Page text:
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Jonas Westover

[Bridges, Claude Russell]

(b Lawton, OK, April 2, 1942; d Nashville, Nov 10, 2016). American singer, songwriter, keyboard player, and producer. He is well respected for his solo work—a mix of rock, folk, and country music—but his work as a session musician also brought significant recognition. He began playing piano at the age of four and was playing in clubs in Tulsa as a high school student. His band, the Starlighters, managed to score a spot as the opening act for Jerry Lee Lewis in 1959. Russell moved to Los Angeles the same year and quickly established himself as a session musician, notably with the Wrecking Crew the group of musicians Phil Spector used to accompany his artists. With the Wrecking Crew, the accompanied artists such as the Byrds, Herb Alpert, and Gary Lewis and the Playboys. The keyboard player on hundreds of recordings, he opened his own recording studio in ...

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SAMRO  

Article

Music studio and composer’s collective. It was established in San Francisco in 1961 by Ramon Sender and Pauline Oliveros, and was soon joined by Morton Subotnick. Its first location was on Jones Street, but after the building accidentally burned down, the center relocated to a large building on Divisadero Street. It was not only the first electronic music studio on the West Coast but also became a hub of artistic activities and technological research. In addition to offering light shows designed by Anthony Martin, it hosted many composers, poets and artists, and programmed various concerts: the Sonics series, regular programming featuring avant-garde music from the Americas, Asia, and Europe, the three Tudorfest festivals, and other events. This is where in 1964 Terry Riley’s In C was first performed and in 1965 Steve Reich first played his It’s gonna rain. The center was the site of a number of technological developments with Bill Maginnis, also a composer, and, in ...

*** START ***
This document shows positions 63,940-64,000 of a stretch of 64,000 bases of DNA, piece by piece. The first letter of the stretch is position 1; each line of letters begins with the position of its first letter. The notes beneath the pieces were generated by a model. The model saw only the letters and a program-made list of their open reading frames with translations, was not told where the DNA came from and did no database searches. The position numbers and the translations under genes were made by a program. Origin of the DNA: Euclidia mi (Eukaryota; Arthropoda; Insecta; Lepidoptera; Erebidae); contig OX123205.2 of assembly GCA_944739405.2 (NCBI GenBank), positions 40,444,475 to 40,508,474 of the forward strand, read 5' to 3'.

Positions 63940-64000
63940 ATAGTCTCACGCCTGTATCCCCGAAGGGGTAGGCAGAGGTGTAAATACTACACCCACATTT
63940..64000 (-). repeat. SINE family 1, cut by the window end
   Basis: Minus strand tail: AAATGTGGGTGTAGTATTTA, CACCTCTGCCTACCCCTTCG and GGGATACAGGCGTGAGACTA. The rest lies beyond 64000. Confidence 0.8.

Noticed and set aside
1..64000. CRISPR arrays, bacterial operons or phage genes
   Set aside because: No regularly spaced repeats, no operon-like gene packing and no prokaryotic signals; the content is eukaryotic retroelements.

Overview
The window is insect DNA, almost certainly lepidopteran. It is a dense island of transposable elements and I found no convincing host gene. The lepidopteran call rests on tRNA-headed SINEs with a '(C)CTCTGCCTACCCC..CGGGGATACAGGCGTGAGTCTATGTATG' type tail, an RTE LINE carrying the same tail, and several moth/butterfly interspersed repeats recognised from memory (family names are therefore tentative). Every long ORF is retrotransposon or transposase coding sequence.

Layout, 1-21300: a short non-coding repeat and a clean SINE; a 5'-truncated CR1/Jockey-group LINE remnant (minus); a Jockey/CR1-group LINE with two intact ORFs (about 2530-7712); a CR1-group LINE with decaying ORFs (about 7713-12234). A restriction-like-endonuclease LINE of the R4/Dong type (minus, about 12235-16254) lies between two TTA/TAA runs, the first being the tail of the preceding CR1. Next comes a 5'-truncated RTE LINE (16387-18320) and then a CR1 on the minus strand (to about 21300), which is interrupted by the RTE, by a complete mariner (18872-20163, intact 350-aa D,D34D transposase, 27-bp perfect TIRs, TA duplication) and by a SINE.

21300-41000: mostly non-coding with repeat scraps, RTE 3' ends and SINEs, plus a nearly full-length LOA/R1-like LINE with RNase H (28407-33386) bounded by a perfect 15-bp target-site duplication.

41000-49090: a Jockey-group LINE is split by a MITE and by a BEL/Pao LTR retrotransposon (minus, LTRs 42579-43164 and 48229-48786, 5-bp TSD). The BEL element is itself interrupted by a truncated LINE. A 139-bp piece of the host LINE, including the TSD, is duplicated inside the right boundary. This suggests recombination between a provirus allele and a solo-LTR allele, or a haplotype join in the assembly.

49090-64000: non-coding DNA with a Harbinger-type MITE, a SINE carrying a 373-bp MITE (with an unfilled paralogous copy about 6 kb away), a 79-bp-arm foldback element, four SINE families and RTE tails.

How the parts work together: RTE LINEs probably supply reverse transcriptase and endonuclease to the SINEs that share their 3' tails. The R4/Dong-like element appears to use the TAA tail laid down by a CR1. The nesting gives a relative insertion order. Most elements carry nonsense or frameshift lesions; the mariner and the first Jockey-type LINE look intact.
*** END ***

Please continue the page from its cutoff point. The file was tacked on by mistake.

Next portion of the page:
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Karen Ahlquist

A male chorus festival (“singers’ festival”) in the German tradition. German Sängerfeste originated in the 1820s and by the 1840s featured choruses of 2000 or more, allowing Germans to cross boundaries of region, social class, and religion, develop a standardized male chorus repertory, communicate politically, and foster hopes for a unified state.

The Sängerfest in North America took off in the wake of increased immigration following the failed 1848–9 Revolutions. As in Europe, a Sängerfest was organized by a Sängerbund (federation of male choruses), the first of which, the Nord-amerikanische, was founded in Cincinnati in 1849. Others included the Northeastern (1850), German-Texan (1855), and Northwestern (1856).

A Sängerfest brought male choruses from a multi-state region to a host city for three to five days in the spring. It offered concerts, choral competitions, parties (including Kommers, or drinking parties), balls, picnics, tourist excursions, parades, and time for socializing by chorus members, host city residents, and festival attendees. Dozens of committees organized the event, sometimes even building a Sängerhalle to accommodate an audience of thousands. In some cities, public buildings were decorated and businesses and schools shut down for the opening parade, allowing an entire population to participate. Unlike pre-Revolutionary Sängerfeste in Germany, however, an American Sängerfest lacked covert political activity because of German immigrants’ loyalty to the US system of government....